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The objective of this paper is clearly encapsulated by the authors when they state that “This paper describes the OSAF with emphasis on its role in helping the Army make its 2005 BRAC recommendation” (Dell, Ewing, & Tarantino, 2008, p. 421). The paper very clearly brings out the practical field use of the OSAF, stating that the program has been effectively used by the US army to rationalize stationing of their forces worldwide.

The OSAF procedure is adequately described as the reader is clearly provided with the spatial, graphical, tabular, mathematical and quantitative data sets used in deriving the results of the OSAF program. The paper describes the locations of the bases, the number of people, the scales of installations and units. Then it goes on to quantify the usage of the installations and the cost per man and thereafter the overall costs. The paper then works out the costs of closures per installation, facilities, movement and then the variables and the actual linear programming methodology.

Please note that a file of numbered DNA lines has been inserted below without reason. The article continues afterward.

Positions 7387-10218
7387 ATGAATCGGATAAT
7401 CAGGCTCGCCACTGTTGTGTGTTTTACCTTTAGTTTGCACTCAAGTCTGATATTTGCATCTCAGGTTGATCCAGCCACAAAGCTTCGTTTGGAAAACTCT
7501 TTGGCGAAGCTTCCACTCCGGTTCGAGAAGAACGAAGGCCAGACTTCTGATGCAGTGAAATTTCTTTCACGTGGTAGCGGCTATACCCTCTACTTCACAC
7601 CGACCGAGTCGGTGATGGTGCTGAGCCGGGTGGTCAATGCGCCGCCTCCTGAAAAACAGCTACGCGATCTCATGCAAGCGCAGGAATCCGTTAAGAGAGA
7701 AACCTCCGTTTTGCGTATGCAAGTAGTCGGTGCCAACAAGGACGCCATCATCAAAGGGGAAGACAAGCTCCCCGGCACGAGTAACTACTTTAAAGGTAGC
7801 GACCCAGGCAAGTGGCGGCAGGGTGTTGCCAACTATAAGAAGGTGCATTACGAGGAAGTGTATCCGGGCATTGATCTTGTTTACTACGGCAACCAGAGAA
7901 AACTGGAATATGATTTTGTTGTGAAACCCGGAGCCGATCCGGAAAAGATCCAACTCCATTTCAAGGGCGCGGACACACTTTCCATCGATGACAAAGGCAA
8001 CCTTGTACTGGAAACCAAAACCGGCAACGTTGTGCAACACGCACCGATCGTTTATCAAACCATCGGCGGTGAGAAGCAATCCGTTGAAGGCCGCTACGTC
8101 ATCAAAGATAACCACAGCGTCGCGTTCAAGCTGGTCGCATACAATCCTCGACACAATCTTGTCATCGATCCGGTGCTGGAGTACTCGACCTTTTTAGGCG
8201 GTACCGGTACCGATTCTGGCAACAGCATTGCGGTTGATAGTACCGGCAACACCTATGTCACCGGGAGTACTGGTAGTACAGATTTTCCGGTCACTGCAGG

The relevance of the discussion in the paper is directly relative to the target audience which is supposed to read this paper. Considering the significant use of mathematical parameters and data provided and discussed, this paper is more relevant to OR specialists rather than to lay readers. For a layman to clearly understand the underlying theme, information could have been provided in a more simplified manner.

The underlying assumptions of the paper presume that firstly, the army’s stationing process is analogous to corporate location analysis. Secondly, the qualitative and quantitative metrics of the stationing plan given by the Army are accurate and thirdly, political dynamics are not included in the formulation of the OSAF linear programming. The authors have also assumed, though not overtly evident that the mathematical model does not factor the geostrategic calculus.